09 October 2020

A living model of cellular aging

Cellular aging is a state of stopping the cell cycle due to loss of the ability to divide. It plays a key role in age-related organ dysfunction and age-related diseases, as well as in cancer, but the pathogenesis in vivo is largely unclear.

A research team led by Professor Makoto Nakanishi from the Institute of Medical Sciences of the University of Tokyo has created a mouse model that allows to characterize in vivo senescent (aging) cells that express the protein p16INK4a (p16high cells) involved in stopping the cell cycle and preventing division.

In the mouse model p16-Cre ERT2-tdTomato p16high cells were labeled with the red fluorescent protein tdTomato in vivo by tamoxifen administration to characterize their location and behavior.

Researchers have shown that tdTomato-positive (red) p16high cells are found in all organs, and with age there are more of them. They also noted that these cells could not proliferate and had a half–life of 2.6 to 4.2 months - depending on the tissue under study.


RNA sequencing of liver and kidney cells showed that p16high cells are present in various types of tissues, but predominate in the liver endothelium and in the epithelium of the proximal and distal tubules of the kidneys. These cells exhibit heterogeneous phenotypes associated with aging. In addition, the elimination of p16high cells reduced the manifestations of non-alcoholic steatohepatitis (NASH) – lipidosis and infiltration of immune cells. This is an interesting result from the point of view of prevention and treatment of NASH.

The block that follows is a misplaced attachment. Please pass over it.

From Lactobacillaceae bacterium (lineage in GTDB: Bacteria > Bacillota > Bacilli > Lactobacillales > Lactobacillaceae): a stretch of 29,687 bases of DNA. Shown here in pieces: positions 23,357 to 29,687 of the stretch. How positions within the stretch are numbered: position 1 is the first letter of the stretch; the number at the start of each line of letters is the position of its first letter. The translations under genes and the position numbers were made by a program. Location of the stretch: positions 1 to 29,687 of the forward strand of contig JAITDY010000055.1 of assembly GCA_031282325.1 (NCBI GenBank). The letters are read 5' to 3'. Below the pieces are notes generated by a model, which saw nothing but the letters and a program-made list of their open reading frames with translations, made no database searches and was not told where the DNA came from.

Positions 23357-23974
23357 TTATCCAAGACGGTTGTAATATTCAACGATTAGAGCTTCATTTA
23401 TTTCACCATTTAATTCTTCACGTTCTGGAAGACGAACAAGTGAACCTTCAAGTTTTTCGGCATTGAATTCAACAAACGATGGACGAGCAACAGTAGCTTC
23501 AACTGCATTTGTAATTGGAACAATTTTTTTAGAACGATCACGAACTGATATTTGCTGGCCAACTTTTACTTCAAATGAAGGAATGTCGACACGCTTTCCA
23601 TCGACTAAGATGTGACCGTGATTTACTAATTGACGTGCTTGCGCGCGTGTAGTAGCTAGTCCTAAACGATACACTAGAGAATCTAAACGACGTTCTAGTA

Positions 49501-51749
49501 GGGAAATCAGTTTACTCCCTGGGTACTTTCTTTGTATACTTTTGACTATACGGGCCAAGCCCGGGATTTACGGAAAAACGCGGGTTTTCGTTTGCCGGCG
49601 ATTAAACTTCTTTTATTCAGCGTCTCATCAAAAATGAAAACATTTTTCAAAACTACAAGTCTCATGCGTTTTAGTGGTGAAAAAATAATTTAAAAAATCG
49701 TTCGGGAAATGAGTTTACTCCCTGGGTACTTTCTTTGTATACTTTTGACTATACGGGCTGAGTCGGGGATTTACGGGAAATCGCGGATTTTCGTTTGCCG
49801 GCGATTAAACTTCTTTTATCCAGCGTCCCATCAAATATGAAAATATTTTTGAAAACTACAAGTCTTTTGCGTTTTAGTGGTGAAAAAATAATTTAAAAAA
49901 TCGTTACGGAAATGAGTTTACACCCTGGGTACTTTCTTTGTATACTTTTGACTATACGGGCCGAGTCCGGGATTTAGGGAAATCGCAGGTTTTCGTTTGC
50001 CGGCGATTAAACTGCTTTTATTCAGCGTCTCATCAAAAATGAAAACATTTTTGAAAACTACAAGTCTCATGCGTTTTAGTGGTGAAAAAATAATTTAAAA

Thus, the new mouse model and analysis of individual cells provide a powerful resource for detecting previously unidentified aging functions in vivo. This is the first study in the world demonstrating the full profile of transcriptomes of individual senescent cells in vivo, and, perhaps, it will contribute to further elucidation of the causes of human aging and the development of anti-aging therapies.

Article by S.Omori et al. Generation of a p16 Reporter Mouse and Its Use to Characterize and Target p16high Cells In Vivo is published in the journal Cell Metabolism.

Aminat Adzhieva, portal "Eternal Youth" http://vechnayamolodost.ru based on the materials of the University of Tokyo: The world's first successful identification and characterization of in vivo senescent cells.

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